Vriezen: The extremes of avoiding gay adoption

Claire Vriezen

On June 1, an Illinois law will go into effect allowing same sex couples to enter into civil unions. Rights regarding hospital visitation, medical decisions, adoption, benefits and inheritance will be extended to both homosexual and heterosexual partners.

Of course, there are people in the state that are quite unhappy with this new law. This is unsurprising, given the controversial nature of the issue and the strong opinions of many groups. Though many voiced dissent, a Catholic adoption agency in Rockford, Ill. seems to have gone to extremes. The group, Catholic Charities of Rockford, would rather shut down than place children in the care of gay parents.

The rationale? Well, like many adoption agencies, Catholic Charities of Rockford receives funding from the state. Which means that it could face trouble if it was found to be discriminating against gay couples looking to adopt. The agency must abide by state laws regarding discrimination if it is to continue receiving state funding. The agency may consider a change of heart, so long as an amendment is passed that allows it to refer couples in civil unions to other agencies. Until then, the fates of about 350 foster children and 58 employees hang in the balance.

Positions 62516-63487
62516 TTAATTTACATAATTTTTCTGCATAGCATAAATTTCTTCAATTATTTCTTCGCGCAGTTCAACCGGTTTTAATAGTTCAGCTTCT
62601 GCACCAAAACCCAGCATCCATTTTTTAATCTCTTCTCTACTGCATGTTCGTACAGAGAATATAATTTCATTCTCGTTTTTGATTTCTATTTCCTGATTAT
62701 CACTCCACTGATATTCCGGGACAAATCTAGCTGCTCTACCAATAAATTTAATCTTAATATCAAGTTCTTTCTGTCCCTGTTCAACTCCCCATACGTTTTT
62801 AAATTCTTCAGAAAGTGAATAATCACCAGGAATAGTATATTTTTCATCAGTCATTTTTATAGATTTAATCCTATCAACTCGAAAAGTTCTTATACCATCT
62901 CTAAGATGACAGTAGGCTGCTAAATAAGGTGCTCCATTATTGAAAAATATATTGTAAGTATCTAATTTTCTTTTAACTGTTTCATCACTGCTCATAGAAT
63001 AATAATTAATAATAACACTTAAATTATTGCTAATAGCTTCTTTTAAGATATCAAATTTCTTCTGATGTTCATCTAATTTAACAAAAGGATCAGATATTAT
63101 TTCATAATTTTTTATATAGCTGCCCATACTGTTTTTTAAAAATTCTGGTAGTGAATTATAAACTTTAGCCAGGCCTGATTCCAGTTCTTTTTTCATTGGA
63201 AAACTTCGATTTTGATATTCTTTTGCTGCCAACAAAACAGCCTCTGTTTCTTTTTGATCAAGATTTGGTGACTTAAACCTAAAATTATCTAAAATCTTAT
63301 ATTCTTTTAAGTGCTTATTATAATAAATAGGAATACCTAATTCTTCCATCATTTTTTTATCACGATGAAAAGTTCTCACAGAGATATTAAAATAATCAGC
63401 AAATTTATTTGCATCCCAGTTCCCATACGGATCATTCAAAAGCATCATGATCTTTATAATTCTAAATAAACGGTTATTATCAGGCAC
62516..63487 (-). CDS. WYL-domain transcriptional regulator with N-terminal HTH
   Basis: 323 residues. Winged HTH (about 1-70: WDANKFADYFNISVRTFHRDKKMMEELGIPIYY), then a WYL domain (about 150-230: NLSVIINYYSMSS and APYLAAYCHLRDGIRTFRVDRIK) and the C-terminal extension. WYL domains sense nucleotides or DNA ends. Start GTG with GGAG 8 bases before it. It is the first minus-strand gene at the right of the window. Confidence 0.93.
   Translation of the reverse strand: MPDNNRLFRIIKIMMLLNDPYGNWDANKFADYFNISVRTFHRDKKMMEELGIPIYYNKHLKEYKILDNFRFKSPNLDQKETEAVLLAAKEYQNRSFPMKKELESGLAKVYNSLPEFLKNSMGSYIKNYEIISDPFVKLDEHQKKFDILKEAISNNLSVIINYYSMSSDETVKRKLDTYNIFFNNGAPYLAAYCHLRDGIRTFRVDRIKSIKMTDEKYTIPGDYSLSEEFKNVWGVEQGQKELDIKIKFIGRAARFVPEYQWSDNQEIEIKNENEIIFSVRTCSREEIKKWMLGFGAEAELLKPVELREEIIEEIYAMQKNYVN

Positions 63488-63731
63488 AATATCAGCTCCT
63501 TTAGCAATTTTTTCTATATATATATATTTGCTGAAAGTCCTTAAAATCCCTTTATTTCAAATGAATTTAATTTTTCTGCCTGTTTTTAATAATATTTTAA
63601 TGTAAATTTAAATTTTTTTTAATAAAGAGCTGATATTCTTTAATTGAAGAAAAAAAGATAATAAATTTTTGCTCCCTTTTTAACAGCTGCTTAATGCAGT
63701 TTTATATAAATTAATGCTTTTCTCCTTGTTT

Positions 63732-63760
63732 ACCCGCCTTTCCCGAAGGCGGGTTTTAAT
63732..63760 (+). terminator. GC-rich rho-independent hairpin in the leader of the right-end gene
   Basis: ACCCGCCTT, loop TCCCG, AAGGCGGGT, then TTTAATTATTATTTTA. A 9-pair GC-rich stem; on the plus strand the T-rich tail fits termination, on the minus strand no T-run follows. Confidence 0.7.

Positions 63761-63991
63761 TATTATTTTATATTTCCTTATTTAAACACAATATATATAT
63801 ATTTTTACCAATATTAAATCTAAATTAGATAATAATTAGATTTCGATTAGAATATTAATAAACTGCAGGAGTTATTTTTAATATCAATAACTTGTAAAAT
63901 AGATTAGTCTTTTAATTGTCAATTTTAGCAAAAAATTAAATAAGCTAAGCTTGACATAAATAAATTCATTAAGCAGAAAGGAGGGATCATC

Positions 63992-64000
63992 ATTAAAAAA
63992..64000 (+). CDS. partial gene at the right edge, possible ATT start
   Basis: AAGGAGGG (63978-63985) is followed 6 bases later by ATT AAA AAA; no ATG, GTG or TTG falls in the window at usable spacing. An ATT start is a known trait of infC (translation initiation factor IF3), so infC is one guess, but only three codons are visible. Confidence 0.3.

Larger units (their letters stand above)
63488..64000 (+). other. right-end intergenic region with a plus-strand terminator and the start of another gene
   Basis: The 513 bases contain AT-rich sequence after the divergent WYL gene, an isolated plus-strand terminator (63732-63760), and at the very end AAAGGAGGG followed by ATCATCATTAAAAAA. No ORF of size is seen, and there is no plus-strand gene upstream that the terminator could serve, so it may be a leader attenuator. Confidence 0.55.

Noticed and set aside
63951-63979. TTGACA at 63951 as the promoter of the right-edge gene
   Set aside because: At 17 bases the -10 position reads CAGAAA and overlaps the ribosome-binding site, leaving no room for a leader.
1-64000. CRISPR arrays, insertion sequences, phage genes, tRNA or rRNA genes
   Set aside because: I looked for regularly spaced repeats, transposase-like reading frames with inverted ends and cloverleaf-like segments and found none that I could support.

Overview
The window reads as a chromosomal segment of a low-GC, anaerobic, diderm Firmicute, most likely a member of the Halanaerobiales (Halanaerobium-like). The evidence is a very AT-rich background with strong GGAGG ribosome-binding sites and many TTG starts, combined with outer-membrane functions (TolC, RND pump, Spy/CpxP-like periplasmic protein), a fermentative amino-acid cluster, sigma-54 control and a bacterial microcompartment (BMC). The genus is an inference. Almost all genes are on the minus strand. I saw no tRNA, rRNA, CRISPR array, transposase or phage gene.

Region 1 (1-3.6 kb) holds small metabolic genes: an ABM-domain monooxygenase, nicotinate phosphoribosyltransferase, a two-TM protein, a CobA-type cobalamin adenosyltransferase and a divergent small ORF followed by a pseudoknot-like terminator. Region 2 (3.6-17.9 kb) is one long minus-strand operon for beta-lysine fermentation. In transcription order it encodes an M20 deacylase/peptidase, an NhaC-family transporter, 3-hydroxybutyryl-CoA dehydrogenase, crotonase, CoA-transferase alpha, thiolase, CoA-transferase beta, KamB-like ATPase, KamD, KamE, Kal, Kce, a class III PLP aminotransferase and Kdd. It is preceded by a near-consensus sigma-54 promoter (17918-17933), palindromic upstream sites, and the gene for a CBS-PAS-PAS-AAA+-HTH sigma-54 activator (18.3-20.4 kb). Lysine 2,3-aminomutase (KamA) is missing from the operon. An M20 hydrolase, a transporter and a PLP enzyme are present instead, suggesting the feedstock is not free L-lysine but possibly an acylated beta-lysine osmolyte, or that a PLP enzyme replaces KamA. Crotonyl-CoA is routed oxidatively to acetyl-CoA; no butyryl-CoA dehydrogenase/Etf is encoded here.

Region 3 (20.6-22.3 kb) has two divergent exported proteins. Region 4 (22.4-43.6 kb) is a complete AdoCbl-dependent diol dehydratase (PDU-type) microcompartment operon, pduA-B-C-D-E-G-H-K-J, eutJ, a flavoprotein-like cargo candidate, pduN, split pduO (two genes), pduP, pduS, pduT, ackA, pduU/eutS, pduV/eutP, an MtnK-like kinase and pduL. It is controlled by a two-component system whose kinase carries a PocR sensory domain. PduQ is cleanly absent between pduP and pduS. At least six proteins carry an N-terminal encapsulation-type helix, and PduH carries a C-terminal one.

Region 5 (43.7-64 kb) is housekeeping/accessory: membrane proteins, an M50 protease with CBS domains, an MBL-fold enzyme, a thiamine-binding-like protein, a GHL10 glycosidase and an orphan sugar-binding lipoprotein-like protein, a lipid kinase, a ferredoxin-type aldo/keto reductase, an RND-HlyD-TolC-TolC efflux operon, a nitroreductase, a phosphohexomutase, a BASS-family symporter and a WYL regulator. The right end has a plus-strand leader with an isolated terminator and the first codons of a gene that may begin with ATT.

In a society that is becoming increasingly accepting of homosexuality, it surprises me that an adoption agency announced its closure for fear of having to place children in the care of gay parents. Yes, historically, religious organizations and gay individuals haven’t been on the best of terms. Yet it would seem that to this particular agency, its reluctance to engage in “activity offensive to the moral teachings of the church” overrides the desire to minister to the needs of orphans and foster children.

While those involved in foster care situations will likely try to maintain the current placement of children, the transition may still cause many to be shuffled around the foster care system again.

I hope a secular group that is far less picky about the orientation of prospective parents will be able to find homes and love for those waiting for families.

One could argue that discrimination against homosexuals by religious groups usually only hurts homosexuals directly (if we use very loose terms, that is). This particular act of discrimination (or rather, the inability to legally discriminate) is directly affecting employees and children alike.

For gay and lesbian couples that will soon enter into civil unions in Illinois, adoption is an option that many will turn to when looking to form a family. The actions of this particular agency make me wonder how many other faith-based organizations will try to avoid placing children in the care of gay parents. What other groups will put an anti-gay ideology before providing children with a family?